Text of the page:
A Three Hour Tour

That would probably be too long for this lawsuit to survive.  

A few owners of big, fast boats and a dealer of big, fast boats are suing to prevent enforcementof the recently enacted law prohibiting big, fast boats from several area lakes.

The stated reason for the law:

The Legislature this spring banned from Lake Martin, Lake Harris and Weiss Lake large houseboats and boats that can run faster than 60 mph and that are 26 feet, 11 inches or longer.

The law was enacted to reduce pollution from houseboats and prohibit large speedboats from creating wakes that damage shorelines and docks, said Rep. Richard Laird, the Roanoke Democrat who sponsored the bill.

That reason is a load of the same stuff Rep. Laird supposedly fears houseboats will dump into the lake. The real reason is that the law puts big money in the hands of a few developers.

Regardless, this suit is going nowhere. I suppose they will argue that the law is arbitrary. That will fail because there is a rational basis for the law, even if that was not the actual basis for the law.

This plaintiff’s attempt to say otherwise is just stupid: 

But Robert Nelems of Nelems Marine, which sells big boats and faces large sales losses because of the law, said that logic makes little sense.

“By their logic, you can’t go down to your local dealer and buy a new Corvette because it will exceed the speed limit,” said Nelems, whose Jasper company is a plaintiff in the lawsuit. “There are plenty of laws that have been on the books for years that take care of loud boats, fast boats, reckless-driving boats, big boats, boats that pollute with sewage and boats that make wakes.”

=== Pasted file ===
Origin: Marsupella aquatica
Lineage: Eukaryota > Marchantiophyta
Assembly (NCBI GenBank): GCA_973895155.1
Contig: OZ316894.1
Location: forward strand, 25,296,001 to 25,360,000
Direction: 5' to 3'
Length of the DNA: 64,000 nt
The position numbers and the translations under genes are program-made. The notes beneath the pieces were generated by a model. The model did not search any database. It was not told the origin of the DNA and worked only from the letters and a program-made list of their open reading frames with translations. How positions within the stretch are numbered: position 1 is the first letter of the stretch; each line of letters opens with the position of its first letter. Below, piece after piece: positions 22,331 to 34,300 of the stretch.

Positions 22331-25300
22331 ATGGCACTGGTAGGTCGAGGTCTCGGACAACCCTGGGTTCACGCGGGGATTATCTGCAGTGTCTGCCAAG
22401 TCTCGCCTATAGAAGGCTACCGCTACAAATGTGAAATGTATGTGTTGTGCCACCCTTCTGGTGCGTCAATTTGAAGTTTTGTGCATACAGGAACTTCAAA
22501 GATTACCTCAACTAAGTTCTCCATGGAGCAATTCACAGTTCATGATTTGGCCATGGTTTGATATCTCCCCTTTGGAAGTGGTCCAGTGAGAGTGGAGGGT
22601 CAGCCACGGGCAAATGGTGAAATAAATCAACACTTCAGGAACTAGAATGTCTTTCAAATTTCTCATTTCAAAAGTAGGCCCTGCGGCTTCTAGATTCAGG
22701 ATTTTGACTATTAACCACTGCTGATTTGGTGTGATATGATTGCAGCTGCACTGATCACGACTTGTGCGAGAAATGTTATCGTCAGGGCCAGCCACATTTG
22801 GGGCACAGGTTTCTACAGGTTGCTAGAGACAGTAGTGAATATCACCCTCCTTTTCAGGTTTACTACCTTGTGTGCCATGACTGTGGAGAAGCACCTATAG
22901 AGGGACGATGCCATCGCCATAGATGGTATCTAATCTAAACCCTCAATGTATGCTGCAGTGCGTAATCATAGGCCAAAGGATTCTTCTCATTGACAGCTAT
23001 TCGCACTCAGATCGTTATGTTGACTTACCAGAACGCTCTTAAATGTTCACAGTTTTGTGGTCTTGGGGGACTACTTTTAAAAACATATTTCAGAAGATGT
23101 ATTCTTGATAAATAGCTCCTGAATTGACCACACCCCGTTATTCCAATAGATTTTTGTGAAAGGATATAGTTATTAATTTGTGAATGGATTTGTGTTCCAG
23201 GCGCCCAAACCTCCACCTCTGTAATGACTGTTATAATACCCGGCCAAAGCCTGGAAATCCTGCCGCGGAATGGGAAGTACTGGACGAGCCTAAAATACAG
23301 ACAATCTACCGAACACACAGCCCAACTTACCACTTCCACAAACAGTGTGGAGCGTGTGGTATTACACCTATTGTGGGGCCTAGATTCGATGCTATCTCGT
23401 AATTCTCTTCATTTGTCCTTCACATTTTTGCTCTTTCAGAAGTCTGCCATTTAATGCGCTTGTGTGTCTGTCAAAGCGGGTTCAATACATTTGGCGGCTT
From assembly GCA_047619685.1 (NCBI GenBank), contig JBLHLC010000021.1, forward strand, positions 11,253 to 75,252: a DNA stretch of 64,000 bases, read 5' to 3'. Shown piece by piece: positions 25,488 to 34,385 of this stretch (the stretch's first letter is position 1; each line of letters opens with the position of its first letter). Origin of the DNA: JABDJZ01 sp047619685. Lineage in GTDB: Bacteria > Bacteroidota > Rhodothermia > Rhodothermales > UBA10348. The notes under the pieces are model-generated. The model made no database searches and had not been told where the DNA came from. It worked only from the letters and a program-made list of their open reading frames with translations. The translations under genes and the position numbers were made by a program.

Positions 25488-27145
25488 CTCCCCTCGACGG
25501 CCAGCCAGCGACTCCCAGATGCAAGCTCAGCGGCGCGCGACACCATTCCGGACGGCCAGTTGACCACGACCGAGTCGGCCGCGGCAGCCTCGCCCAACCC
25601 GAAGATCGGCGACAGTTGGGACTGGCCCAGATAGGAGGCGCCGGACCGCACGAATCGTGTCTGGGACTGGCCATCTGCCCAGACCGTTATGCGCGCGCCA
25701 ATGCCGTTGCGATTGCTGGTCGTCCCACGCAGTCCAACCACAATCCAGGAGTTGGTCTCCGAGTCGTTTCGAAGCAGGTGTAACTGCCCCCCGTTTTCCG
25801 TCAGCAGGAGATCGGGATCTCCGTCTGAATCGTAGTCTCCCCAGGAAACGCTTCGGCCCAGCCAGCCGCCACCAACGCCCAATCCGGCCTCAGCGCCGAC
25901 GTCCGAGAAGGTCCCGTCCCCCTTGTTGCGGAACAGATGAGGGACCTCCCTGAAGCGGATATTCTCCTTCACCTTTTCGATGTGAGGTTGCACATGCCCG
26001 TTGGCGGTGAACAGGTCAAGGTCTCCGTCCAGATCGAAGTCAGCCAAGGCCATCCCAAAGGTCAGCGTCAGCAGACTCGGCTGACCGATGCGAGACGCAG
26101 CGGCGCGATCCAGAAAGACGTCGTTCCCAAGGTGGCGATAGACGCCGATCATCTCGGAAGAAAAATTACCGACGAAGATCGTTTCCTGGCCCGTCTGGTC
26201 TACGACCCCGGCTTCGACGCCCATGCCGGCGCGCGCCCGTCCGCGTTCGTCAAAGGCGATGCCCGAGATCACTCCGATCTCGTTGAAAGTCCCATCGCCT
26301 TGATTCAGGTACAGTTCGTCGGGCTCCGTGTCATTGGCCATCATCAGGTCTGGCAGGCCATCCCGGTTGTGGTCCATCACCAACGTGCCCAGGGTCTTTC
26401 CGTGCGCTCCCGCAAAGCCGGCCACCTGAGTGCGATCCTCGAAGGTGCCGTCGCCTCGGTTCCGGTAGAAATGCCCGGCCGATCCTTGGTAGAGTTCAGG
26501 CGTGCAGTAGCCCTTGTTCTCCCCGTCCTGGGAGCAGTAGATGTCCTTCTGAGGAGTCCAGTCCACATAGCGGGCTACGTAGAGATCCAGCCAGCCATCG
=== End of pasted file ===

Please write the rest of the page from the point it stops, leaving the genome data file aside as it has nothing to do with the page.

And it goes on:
You know what? Ignoring commerce clause issues, if Alabama wanted to ban corvettes, they could ban corvettes. Niether that nor the the boat ban may be wise, but it is certainly rational. Houseboats dump waste and speedboats make wake, and noise. Sure, they could have just banned those particular offenses, but banning all the offenders saves money on enforcement and totally eliminates the problem. 

I just hope the attorney has a better argument. Maybe somewhere in the Alabama constitution’s five million amendments there is a right to operate a speed boat on Alabama lakes. If not, this suit is sunk.  

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Explore posts in the same categories: Alabama Legislature, The Environment, Trials

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